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Making Random Numbers in VB6

Posted On 2009-10-31 by dwirch
Keywords: How to make truly random numbers with visual basic not psuedo random
Tags: VB6 Miscellaneous Tutorial Tip Windows
Views: 8456


Some time ago, a budding young VB programmer was having a problem with random numbers not being random, but a predictable repeating pattern. It can be easily overcome, and here is how.

If you want to just see the code, scroll to the bottom of this article, and all shall be revealed. If you want to read the why of random numbers not being random, read on.

Most computers don't generate truly random values. To be truly random, the value must not be predictable. Computers are not in the business of being random. Computers use complex mathematical formulas to generate values which look random, but really aren't. Even though the formulas are complex, they're still predictable.

Each time a program is run, the psuedo-random values returned by Rnd are always the same. Obviously, this is very predictable and not random at all. However, VB has also provided the Randomize method.

The problem with Randomize is that unless you specify a seed, you are left with the same problem; the same string of psuedo random numbers are being picked. So why not specify a seed thus:
Randomize 12345
Ok, you've specified a seed. And it works ... almost. You've gotten a new string of random numbers, but now you've hard coded the seed into your program, so all your random number choosings will be same again, based on that seed.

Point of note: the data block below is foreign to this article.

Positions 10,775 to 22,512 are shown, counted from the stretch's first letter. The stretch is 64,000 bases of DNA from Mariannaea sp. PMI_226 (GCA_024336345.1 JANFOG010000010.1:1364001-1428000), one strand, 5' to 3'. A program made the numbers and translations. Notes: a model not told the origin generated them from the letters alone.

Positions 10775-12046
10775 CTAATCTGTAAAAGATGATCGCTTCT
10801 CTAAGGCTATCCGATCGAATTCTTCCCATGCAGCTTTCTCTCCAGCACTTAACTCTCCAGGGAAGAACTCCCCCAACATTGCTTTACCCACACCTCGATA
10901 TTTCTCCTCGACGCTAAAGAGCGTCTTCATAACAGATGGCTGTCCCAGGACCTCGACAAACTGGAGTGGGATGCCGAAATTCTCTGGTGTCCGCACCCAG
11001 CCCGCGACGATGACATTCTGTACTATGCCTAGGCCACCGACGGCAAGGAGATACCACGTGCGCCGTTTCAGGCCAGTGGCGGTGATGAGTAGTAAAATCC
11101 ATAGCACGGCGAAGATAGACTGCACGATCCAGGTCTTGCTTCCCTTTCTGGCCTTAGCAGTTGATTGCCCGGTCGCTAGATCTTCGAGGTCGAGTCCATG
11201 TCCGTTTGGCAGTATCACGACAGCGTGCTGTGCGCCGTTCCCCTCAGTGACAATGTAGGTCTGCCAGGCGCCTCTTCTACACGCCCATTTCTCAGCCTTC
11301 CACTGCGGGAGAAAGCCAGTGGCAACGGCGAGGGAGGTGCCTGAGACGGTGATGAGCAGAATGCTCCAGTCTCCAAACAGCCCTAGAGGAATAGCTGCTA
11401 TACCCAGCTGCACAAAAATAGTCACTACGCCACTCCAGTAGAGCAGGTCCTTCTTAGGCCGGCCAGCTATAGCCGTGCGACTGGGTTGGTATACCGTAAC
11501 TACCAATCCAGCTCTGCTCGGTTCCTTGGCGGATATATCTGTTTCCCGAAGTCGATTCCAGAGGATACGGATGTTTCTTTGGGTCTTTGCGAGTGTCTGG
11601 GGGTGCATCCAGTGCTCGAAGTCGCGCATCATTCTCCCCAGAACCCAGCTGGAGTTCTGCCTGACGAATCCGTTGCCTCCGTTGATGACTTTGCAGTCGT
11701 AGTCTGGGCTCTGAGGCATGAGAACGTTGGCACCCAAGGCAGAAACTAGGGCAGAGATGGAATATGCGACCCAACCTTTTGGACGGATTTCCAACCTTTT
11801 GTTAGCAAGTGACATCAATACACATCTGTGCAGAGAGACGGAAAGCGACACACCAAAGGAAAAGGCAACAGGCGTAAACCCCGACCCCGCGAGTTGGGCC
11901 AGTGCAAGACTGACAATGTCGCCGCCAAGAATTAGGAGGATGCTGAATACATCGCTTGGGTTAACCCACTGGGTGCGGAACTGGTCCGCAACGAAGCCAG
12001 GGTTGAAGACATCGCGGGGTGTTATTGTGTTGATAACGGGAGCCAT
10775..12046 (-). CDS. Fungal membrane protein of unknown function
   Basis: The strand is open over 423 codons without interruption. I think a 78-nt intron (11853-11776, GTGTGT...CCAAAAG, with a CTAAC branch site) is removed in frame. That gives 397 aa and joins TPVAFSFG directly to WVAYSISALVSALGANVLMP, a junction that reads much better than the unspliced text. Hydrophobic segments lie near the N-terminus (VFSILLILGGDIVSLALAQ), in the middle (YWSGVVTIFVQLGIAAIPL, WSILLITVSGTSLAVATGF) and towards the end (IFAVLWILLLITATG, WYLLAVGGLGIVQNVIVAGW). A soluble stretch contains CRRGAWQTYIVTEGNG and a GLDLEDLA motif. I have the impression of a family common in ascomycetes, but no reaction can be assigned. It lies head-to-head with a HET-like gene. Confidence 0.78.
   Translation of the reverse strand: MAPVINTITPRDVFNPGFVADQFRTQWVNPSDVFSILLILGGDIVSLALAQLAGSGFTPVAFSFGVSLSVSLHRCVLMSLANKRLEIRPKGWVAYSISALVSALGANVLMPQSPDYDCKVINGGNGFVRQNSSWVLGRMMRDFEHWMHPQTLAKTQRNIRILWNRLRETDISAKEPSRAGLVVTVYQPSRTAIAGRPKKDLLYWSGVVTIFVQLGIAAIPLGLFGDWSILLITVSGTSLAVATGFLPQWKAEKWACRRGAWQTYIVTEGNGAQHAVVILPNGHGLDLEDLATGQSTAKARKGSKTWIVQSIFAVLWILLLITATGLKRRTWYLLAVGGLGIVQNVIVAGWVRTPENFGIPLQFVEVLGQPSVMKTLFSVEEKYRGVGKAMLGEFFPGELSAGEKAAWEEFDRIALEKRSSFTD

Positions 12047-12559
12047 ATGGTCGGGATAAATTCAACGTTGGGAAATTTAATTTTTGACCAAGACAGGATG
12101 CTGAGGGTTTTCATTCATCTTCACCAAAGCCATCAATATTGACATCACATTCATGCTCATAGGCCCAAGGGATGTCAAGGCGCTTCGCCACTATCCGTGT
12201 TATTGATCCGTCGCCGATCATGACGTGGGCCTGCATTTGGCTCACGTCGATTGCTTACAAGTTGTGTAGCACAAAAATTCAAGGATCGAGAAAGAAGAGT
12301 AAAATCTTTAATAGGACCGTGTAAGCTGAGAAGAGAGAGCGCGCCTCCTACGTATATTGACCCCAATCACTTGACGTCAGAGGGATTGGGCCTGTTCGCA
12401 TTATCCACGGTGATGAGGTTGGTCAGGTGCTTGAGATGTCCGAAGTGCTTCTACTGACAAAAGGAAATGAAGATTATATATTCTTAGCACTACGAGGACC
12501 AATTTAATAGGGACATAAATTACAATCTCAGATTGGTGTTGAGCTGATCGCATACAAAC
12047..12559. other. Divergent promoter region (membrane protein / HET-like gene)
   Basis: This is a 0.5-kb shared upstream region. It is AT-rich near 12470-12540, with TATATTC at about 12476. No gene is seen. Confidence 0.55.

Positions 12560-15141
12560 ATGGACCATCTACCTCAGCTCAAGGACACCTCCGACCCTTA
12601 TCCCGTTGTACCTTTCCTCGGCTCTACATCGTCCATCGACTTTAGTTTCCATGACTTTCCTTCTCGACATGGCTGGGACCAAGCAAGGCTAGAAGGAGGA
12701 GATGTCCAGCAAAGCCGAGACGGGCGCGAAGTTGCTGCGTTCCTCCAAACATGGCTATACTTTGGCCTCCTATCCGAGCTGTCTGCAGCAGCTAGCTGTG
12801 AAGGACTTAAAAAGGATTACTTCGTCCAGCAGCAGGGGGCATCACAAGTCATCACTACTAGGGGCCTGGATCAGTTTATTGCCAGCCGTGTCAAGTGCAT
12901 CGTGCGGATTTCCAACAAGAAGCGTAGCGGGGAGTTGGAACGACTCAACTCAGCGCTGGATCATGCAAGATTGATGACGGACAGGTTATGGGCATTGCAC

Not cool. You could work around it by asking the user for some number. Some encryption systems are based on this, and this method was also widely used in the early days of BASIC.

So why not seed the generator with a more hard to pin down seed? But where, oh where, are we going to find an easily accessible, system supplied, visible-to-VB, constantly changing number?

Something like the system timer.

In computer science and computer programming, system time represents a computer system's notion of the passing of time. In this sense, time also includes the passing of days on the calendar.

System time is measured by a system clock, which is typically implemented as a simple count of the number of ticks that have transpired since some arbitrary starting date, called the epoch. For example, Unix and POSIX-compliant systems encode system time as the number of seconds elapsed since the start of the epoch at 1 January 1970 00:00:00 UT. Windows NT counts the number of 100-nanosecond ticks since 1 January 1601 00:00:00 UT as reckoned in the proleptic Gregorian calendar, but returns the current time to the nearest millisecond.

By using the current value of the system timer, you can almost be gauranteed that you will get a random string of numbers every time. I say almost because, technically, it is possible to stumble across the same millisecond when pulling the system time. But how likely is it you can press a key with 1/1000th of a second accuracy? Not very likely.

So without further adieu, here is the VB6 code that will generate 10 random numbers between 1 and 13. The minimum and maximum values are stored in "RandomMin" and "RandomMax".

Take a look, and use it freely. Simple code, really, but this can be helpful someone out there, I'm sure.

Dim MyRandomNumber As Long 'The chosen number
Dim RandomMax As Long 'top end of range to pick from
Dim RandomMin As Long 'low end of range to pick from
Dim Kount As Long 'loop to pick ten random numbers

RandomMin = 1
RandomMax = 13

Randomize Timer

For Kount = 1 To 10

MyRandomNumber = Int(Rnd(1) * RandomMax) + RandomMin
Debug.Print MyRandomNumber

Next



About the Author

dwirch has posted a total of 181 articles.

You can find more information from dwirch by visiting http://www.derekwirch.com.


Comments On This Post

By: VB6Boy
Date: 2009-10-31

Thanks! This has been kicking my butt for quite awhile, and this is exactly what I was looking for.


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